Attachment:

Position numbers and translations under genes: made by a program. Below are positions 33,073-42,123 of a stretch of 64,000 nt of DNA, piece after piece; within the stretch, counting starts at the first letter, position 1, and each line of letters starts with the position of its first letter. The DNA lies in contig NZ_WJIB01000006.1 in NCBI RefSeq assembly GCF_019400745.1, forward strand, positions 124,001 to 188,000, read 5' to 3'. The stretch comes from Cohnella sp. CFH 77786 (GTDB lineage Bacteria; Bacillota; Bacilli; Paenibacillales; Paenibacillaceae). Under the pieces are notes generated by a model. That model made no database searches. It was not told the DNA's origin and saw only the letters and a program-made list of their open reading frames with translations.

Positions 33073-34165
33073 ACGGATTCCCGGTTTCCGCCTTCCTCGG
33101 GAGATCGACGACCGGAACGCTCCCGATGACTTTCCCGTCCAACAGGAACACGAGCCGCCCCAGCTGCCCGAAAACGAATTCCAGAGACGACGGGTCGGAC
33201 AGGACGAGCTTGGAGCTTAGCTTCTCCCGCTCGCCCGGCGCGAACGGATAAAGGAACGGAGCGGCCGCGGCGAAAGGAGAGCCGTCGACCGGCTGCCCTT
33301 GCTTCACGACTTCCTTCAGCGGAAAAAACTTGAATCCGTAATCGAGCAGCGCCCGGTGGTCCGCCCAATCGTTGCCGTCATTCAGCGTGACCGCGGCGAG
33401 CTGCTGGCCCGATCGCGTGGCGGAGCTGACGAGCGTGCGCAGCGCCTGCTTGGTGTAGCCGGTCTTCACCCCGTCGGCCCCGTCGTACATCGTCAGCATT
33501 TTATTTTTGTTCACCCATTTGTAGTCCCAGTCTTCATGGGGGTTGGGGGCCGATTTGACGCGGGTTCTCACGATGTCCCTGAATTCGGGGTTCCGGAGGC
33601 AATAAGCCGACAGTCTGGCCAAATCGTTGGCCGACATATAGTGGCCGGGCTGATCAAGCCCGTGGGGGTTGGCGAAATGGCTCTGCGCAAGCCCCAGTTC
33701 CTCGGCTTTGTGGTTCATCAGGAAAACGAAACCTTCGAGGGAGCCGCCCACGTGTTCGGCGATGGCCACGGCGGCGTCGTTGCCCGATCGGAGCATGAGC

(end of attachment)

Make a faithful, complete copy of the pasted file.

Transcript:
Position numbers and translations under genes: made by a program. Below are positions 33,073-42,123 of a stretch of 64,000 nt of DNA, piece after piece; within the stretch, counting starts at the first letter, position 1, and each line of letters starts with the position of its first letter. The DNA lies in contig NZ_WJIB01000006.1 in NCBI RefSeq assembly GCF_019400745.1, forward strand, positions 124,001 to 188,000, read 5' to 3'. The stretch comes from Cohnella sp. CFH 77786 (GTDB lineage Bacteria; Bacillota; Bacilli; Paenibacillales; Paenibacillaceae). Under the pieces are notes generated by a model. That model made no database searches. It was not told the DNA's origin and saw only the letters and a program-made list of their open reading frames with translations.

Positions 33073-34165
33073 ACGGATTCCCGGTTTCCGCCTTCCTCGG
33101 GAGATCGACGACCGGAACGCTCCCGATGACTTTCCCGTCCAACAGGAACACGAGCCGCCCCAGCTGCCCGAAAACGAATTCCAGAGACGACGGGTCGGAC
33201 AGGACGAGCTTGGAGCTTAGCTTCTCCCGCTCGCCCGGCGCGAACGGATAAAGGAACGGAGCGGCCGCGGCGAAAGGAGAGCCGTCGACCGGCTGCCCTT
33301 GCTTCACGACTTCCTTCAGCGGAAAAAACTTGAATCCGTAATCGAGCAGCGCCCGGTGGTCCGCCCAATCGTTGCCGTCATTCAGCGTGACCGCGGCGAG
33401 CTGCTGGCCCGATCGCGTGGCGGAGCTGACGAGCGTGCGCAGCGCCTGCTTGGTGTAGCCGGTCTTCACCCCGTCGGCCCCGTCGTACATCGTCAGCATT
33501 TTATTTTTGTTCACCCATTTGTAGTCCCAGTCTTCATGGGGGTTGGGGGCCGATTTGACGCGGGTTCTCACGATGTCCCTGAATTCGGGGTTCCGGAGGC
33601 AATAAGCCGACAGTCTGGCCAAATCGTTGGCCGACATATAGTGGCCGGGCTGATCAAGCCCGTGGGGGTTGGCGAAATGGCTCTGCGCAAGCCCCAGTTC
33701 CTCGGCTTTGTGGTTCATCAGGAAAACGAAACCTTCGAGGGAGCCGCCCACGTGTTCGGCGATGGCCACGGCGGCGTCGTTGCCCGATCGGAGCATGAGC